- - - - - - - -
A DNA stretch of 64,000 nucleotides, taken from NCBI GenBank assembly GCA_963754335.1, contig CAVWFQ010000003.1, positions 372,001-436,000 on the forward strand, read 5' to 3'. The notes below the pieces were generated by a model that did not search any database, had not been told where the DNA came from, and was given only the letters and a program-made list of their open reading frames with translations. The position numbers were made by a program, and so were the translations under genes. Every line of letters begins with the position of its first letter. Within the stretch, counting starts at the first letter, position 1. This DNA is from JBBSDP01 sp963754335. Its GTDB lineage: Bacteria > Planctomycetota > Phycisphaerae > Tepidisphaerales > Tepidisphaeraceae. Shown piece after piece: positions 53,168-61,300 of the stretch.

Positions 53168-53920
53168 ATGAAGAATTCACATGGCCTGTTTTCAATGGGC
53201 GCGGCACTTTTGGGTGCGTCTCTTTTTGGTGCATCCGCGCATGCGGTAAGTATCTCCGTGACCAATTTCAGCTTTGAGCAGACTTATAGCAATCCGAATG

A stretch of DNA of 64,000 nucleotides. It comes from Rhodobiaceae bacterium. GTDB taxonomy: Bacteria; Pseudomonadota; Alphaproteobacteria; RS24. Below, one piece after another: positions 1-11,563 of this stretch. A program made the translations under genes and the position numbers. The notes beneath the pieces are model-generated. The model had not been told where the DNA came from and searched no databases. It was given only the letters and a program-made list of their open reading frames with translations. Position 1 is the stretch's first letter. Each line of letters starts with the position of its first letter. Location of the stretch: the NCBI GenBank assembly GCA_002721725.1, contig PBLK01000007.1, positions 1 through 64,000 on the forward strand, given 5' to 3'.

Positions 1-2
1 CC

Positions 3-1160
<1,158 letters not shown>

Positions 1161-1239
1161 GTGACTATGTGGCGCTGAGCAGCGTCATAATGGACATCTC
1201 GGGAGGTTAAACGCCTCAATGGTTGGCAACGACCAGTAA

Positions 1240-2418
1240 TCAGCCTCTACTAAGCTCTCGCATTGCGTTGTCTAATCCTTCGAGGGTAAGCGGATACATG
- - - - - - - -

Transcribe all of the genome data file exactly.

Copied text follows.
A DNA stretch of 64,000 nucleotides, taken from NCBI GenBank assembly GCA_963754335.1, contig CAVWFQ010000003.1, positions 372,001-436,000 on the forward strand, read 5' to 3'. The notes below the pieces were generated by a model that did not search any database, had not been told where the DNA came from, and was given only the letters and a program-made list of their open reading frames with translations. The position numbers were made by a program, and so were the translations under genes. Every line of letters begins with the position of its first letter. Within the stretch, counting starts at the first letter, position 1. This DNA is from JBBSDP01 sp963754335. Its GTDB lineage: Bacteria > Planctomycetota > Phycisphaerae > Tepidisphaerales > Tepidisphaeraceae. Shown piece after piece: positions 53,168-61,300 of the stretch.

Positions 53168-53920
53168 ATGAAGAATTCACATGGCCTGTTTTCAATGGGC
53201 GCGGCACTTTTGGGTGCGTCTCTTTTTGGTGCATCCGCGCATGCGGTAAGTATCTCCGTGACCAATTTCAGCTTTGAGCAGACTTATAGCAATCCGAATG

A stretch of DNA of 64,000 nucleotides. It comes from Rhodobiaceae bacterium. GTDB taxonomy: Bacteria; Pseudomonadota; Alphaproteobacteria; RS24. Below, one piece after another: positions 1-11,563 of this stretch. A program made the translations under genes and the position numbers. The notes beneath the pieces are model-generated. The model had not been told where the DNA came from and searched no databases. It was given only the letters and a program-made list of their open reading frames with translations. Position 1 is the stretch's first letter. Each line of letters starts with the position of its first letter. Location of the stretch: the NCBI GenBank assembly GCA_002721725.1, contig PBLK01000007.1, positions 1 through 64,000 on the forward strand, given 5' to 3'.

Positions 1-2
1 CC

Positions 3-1160
<1,158 letters not shown>

Positions 1161-1239
1161 GTGACTATGTGGCGCTGAGCAGCGTCATAATGGACATCTC
1201 GGGAGGTTAAACGCCTCAATGGTTGGCAACGACCAGTAA

Positions 1240-2418
1240 TCAGCCTCTACTAAGCTCTCGCATTGCGTTGTCTAATCCTTCGAGGGTAAGCGGATACATG